TBW #56: Don't see yourself as too pretty

TBW #56: Don't see yourself as too pretty

Read all about The Big Whale's 56th Premium newsletter 🐳.

Hello Whales and welcome to the little newcomers who have just joined us in the Premium edition! There are more of you every week. Thank you so much 😍

To devour this week

🖊️ Editorial

🗣 Our exclusive news

📡 Survey DAC 8

🖼️ NFT Discovery of the Month


Don't think too highly of yourself 🙄

Brian Armstrong isn't happy 😡.

Engaged in a tug-of-war with the US securities regulator (SEC) over the regulation of cryptos, the Coinbase boss is pulling out all the stops, even if it means using the big guns. Two days ago, the American announced the creation of a crypto derivatives trading platform outside... the United States.

The message is very clear: "Coinbase International Exchange will enable us to continue to serve our customers in the best possible way", explained in particular the man who runs the largest crypto platform 🇺🇸.

A sign that the tensions do not only concern Coinbase, one of the other US heavyweights, Gemini, has also announced the creation of an offshore trading platform for institutional investors.

Beyond the concomitance of the announcements, it is also the geography of these new structures that is interesting. None of these platforms is in Europe.

Coinbase's is in Bermuda and Gemini's is in Singapore.

In itself, the fact that the two American groups did not choose the Old Continent to set up their new business is no tragedy. But it does show that Europe, if it wants to become a real home for crypto projects, will not have to be content to wait and see itself looking better than it is.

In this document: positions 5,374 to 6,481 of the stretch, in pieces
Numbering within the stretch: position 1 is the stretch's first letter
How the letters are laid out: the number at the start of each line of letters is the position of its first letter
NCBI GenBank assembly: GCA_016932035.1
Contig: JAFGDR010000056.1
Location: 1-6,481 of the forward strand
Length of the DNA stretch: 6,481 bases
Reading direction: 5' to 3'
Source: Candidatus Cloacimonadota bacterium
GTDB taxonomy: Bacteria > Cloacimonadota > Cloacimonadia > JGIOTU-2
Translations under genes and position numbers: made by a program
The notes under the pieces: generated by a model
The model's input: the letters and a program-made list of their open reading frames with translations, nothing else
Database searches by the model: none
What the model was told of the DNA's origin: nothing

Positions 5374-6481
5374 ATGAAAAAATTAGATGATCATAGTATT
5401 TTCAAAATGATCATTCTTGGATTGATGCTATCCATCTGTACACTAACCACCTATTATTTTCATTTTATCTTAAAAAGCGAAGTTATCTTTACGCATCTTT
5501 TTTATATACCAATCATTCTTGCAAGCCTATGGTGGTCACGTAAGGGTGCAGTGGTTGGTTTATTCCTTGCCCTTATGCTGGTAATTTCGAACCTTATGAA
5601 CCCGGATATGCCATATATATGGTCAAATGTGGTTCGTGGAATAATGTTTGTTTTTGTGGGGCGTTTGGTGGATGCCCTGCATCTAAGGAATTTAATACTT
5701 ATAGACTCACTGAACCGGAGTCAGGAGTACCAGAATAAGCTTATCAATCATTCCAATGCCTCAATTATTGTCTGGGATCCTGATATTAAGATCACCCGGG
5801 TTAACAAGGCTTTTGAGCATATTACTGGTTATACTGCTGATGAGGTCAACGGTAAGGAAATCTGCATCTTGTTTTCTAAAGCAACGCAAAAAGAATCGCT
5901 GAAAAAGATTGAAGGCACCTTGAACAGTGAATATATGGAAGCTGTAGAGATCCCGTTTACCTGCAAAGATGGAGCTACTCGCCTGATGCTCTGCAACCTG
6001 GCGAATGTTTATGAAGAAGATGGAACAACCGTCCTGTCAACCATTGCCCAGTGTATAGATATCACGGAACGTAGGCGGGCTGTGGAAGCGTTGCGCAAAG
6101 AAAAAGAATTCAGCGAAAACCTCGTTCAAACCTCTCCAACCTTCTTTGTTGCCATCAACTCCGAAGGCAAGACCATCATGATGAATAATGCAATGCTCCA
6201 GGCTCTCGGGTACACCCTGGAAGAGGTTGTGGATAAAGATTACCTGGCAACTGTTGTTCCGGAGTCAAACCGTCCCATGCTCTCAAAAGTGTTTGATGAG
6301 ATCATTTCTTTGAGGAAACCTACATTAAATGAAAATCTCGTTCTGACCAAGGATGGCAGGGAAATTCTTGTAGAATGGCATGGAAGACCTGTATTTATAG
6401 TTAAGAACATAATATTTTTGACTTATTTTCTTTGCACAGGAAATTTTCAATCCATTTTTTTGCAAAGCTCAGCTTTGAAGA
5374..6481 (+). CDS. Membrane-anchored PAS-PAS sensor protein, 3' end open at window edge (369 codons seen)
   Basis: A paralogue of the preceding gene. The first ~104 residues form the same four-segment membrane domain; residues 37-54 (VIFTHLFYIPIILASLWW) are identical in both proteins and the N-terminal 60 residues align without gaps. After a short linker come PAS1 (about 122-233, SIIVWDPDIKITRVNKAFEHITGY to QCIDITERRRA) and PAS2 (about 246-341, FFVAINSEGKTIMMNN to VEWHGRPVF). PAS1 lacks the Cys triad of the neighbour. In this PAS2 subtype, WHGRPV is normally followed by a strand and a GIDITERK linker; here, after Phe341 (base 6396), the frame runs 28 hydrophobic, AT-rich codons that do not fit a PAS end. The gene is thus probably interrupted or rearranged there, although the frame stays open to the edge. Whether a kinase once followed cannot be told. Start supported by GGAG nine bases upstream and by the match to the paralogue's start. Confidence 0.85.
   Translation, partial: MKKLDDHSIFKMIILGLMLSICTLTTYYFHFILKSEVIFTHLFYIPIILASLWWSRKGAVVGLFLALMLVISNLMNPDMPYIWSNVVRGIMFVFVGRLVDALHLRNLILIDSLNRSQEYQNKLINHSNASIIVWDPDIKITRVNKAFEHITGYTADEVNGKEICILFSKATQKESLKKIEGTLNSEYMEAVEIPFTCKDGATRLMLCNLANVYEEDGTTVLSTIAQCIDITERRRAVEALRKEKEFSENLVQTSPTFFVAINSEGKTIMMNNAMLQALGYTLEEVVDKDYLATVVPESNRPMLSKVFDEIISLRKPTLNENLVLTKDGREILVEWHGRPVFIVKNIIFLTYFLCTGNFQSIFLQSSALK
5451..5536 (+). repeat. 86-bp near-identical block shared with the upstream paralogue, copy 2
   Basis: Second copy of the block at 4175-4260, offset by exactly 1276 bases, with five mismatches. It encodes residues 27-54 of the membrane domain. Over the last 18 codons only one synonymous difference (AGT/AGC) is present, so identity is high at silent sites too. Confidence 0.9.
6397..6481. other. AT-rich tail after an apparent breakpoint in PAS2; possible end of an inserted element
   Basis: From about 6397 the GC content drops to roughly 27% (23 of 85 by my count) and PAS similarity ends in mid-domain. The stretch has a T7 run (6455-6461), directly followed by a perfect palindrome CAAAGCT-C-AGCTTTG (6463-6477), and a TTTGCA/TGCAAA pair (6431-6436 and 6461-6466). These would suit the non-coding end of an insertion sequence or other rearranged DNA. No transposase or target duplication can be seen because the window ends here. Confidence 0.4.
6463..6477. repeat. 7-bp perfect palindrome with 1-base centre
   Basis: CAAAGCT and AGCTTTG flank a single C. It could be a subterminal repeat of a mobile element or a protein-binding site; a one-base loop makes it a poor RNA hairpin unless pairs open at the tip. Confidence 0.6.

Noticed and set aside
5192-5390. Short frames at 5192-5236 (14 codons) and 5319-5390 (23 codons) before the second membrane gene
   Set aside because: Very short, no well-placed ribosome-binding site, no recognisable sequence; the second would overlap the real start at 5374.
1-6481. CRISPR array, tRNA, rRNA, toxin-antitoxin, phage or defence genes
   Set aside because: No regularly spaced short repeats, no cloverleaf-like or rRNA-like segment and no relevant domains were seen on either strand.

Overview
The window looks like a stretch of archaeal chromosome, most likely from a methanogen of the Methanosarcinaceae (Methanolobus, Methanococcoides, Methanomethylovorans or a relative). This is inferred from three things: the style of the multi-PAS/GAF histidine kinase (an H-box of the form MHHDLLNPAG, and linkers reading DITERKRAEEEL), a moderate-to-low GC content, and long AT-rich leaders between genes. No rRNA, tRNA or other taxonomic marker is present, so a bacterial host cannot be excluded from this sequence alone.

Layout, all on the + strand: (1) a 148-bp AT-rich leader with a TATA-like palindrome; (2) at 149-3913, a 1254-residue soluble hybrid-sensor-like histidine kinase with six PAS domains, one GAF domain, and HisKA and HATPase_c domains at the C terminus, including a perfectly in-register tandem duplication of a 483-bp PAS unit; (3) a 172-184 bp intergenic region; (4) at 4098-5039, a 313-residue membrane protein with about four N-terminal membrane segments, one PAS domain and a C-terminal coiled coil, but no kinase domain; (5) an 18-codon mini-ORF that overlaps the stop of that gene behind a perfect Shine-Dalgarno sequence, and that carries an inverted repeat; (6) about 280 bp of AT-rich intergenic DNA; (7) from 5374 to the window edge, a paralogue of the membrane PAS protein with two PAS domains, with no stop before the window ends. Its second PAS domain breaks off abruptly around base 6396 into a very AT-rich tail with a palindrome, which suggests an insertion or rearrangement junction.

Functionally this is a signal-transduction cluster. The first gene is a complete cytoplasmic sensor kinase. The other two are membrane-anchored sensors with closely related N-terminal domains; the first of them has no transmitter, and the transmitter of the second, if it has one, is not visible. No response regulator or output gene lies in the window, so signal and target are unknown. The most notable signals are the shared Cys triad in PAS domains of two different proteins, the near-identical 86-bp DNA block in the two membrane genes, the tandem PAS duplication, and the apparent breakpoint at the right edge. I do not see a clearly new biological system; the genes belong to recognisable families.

It will also have to be pro-active and do a little more than "stable" regulation like MiCA. Because other countries and jurisdictions are also attractive.


👉 Capsule Corp Labs (Ternoa) is working on a Series A

Waiting for the markets to pick up or taking advantage of the period to accelerate? This is THE dilemma facing most crypto projects, and while some have decided to temporise, others like Capsule Corp Labs seem to have opted for the second option. 👀

According to our information, the French company behind the Ternoa protocol (developed on Polkadot) has started work on a new fundraising round, which would be a Series A.

Launched in 2020, Ternoa is a layer 1 blockchain specialising in utility NFTs, notably used in the gaming industry; Time guardian and Virtual regatta are available on Ternoa. 🎮

Capsule Corp Labs is looking to raise around €15 million. Around €10 million would be in Capsule Corp Labs shares, and €5 million in caps, the token of the Ternoa blockchain.

The Series A process is still in its early stages, and given the context (read our survey), the deal could take several months, or even potentially not go through.

Capsule Corp Labs already raised €7.3 million at the end of 2022 as part of an initial round of financing, which was led by the Omnes Capital fund 🇫🇷 , accompanied by two funds specialising in the web3, Revam and DFG.

With this new round of financing, Capsule Corp Labs, which has 60 staff, wants to continue hiring, expand abroad, particularly in Asia. The money will also be used to take on offices in Paris to accommodate the teams and create a showroom to enable product testing.


DAC 8: the EU's lethal weapon for monitoring crypto-taxpayers

By Gregory Raymond (in Paris)

The European Commission is preparing a directive that would prevent crypto holders from circumventing taxation in the 27 member countries.

The European Union continues to drive its crypto agenda. Barely a few weeks after the final adoption of the MiCA regulation by the European Parliament, the Commission has just launched work on crypto taxation, and more specifically on ways to prevent cryptocurrency-related tax evasion.

It's no secret that the tax administrations of the 27 Member States do not have effective tools to hunt down those who cash in capital gains and "forget" to declare them. 💸